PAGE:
Installing Relevanssi is simple.
For free version, install the latest version of the plugin from WordPress.org plugin repository.
For Premium, download the latest version from Relevanssi.com and either upload the zip file using the WordPress plugin installation or unzip it and upload the files with FTP in the /wp-content/plugins/ directory.
After installing, check Settings > Relevanssi to adjust the settings and build the index.
Relevanssi doesn’t come with a search widget. You can use the default WordPress search widget or any other method that generates a standards-compliant search form.
On the overview tab, you’ll find the API key setting (Premium only). If you’re on a multisite network, the API key field is not here, it is in the Network admin dashboard.
Enter your API key here to enable automatic updates and PDF indexing. API key can be found here on Relevanssi.com – it’s in the sidebar when you’re logged in.
Hide Relevanssi on edit pages (Premium only) hides everything about Relevanssi from post edit pages.
All options on this tab affect the indexing and won’t have any effect until you build the index. You need to save the options before indexing. Clicking Build the index will wipe the index clean and rebuild the complete index, based on the indexing settings you’ve chosen on this tab. The indexing will run until it’s finished. It can take a while, especially on a large site, but the indexing process will show an estimate of the remaining time. Keep the browser window open as long as it takes to index.
If for some reason the indexing is interrupted, you can click the Index unindexed posts. This will index all the remaining posts (including all post types). This button can be useful if you import posts in a way that doesn’t trigger Relevanssi indexing: just click the button after the import to index all the new posts.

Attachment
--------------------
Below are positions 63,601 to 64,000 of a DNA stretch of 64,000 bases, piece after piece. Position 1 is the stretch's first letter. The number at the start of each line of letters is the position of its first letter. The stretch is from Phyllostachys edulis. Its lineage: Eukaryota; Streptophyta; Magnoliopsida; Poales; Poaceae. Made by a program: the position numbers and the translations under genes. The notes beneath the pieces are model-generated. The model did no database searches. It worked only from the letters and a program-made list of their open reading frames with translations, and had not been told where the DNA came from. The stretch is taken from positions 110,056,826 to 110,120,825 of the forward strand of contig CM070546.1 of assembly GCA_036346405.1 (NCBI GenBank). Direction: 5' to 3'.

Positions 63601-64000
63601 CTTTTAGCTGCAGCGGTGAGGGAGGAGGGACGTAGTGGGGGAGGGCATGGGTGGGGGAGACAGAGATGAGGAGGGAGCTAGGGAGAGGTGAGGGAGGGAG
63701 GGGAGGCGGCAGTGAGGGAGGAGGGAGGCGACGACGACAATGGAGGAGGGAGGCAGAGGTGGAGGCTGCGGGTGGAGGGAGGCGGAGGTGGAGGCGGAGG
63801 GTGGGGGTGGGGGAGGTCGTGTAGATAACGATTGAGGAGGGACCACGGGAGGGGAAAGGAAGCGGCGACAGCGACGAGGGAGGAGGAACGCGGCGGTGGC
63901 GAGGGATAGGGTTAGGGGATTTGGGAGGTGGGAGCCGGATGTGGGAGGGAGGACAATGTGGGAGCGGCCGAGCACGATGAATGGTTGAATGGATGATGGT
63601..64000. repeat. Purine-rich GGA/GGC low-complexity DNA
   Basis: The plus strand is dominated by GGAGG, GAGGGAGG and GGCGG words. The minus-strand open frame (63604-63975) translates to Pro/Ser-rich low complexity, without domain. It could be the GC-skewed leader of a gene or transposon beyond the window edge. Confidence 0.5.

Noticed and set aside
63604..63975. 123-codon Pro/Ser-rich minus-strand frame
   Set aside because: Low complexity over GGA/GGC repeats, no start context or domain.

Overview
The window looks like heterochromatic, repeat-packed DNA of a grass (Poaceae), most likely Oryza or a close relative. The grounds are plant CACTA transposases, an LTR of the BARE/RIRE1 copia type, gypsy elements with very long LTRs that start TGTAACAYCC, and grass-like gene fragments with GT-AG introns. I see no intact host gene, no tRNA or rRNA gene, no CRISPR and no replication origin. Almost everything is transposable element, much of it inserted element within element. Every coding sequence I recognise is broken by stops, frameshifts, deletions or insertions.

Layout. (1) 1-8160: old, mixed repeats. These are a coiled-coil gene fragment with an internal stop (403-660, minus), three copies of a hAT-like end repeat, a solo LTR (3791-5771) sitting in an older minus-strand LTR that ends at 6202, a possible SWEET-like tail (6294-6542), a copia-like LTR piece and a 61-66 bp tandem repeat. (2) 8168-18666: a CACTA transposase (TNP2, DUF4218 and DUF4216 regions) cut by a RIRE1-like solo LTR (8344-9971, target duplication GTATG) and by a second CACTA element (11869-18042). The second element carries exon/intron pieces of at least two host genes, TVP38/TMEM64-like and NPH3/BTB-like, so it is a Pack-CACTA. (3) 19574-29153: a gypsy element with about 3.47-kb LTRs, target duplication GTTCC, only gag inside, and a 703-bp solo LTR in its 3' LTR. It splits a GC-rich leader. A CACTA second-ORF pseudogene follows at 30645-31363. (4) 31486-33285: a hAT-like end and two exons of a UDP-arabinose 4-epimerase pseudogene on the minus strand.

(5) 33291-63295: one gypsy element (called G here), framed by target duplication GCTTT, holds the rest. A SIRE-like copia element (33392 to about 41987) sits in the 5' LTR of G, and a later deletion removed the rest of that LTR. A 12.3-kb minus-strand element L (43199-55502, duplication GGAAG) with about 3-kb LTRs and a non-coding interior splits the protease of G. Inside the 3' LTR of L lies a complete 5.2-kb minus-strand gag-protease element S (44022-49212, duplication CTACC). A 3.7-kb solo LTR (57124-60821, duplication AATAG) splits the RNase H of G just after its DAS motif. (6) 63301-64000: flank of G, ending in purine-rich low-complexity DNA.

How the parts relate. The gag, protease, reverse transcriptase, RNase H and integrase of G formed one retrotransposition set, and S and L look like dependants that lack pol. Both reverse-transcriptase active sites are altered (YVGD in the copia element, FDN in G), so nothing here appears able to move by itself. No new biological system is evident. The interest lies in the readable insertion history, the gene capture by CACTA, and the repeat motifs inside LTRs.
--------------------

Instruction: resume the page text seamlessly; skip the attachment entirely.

State of the index shows the number of documents (posts, pages), users and taxonomy terms (Premium only) in the index, number of terms (words) in the index and the highest post ID in the index. These are useful for debugging purposes, for example to see if the indexing works.
Just check the boxes for each post type you wish to include in the index. The “Excluded from search?” column shows whether the post type is marked public or not, but it doesn’t mean you can’t index those post types. It’s just for information.
Choose which taxonomies are indexed for the posts. If you check a taxonomy here, it means that searching for the taxonomy term name will find all posts that have this taxonomy term attached to them. Again, the “Public?” column is just for your information.
Choose which comments are indexed. You can choose to include only regular comments or also include pingbacks and trackbacks.
Choose which custom fields are indexed. “All” includes all custom fields assigned to a post, “visible” only those that are shown on the edit page. If a custom field name starts with an underscore (_), it is hidden from the post edit page, and won’t be included if this setting is set to “visible”. Since some themes can add quite a bit of behind-the-scenes data in the custom fields, “visible” is a reasonable setting. You can also choose to index only specific fields you list.
Relevanssi Premium supports ACF repeater fields, using the notation
Author display names
If this option is enabled, Relevanssi will index author display names. Searching for an author will find all posts written by the author.
If this option is enabled, Relevanssi will index post excerpts.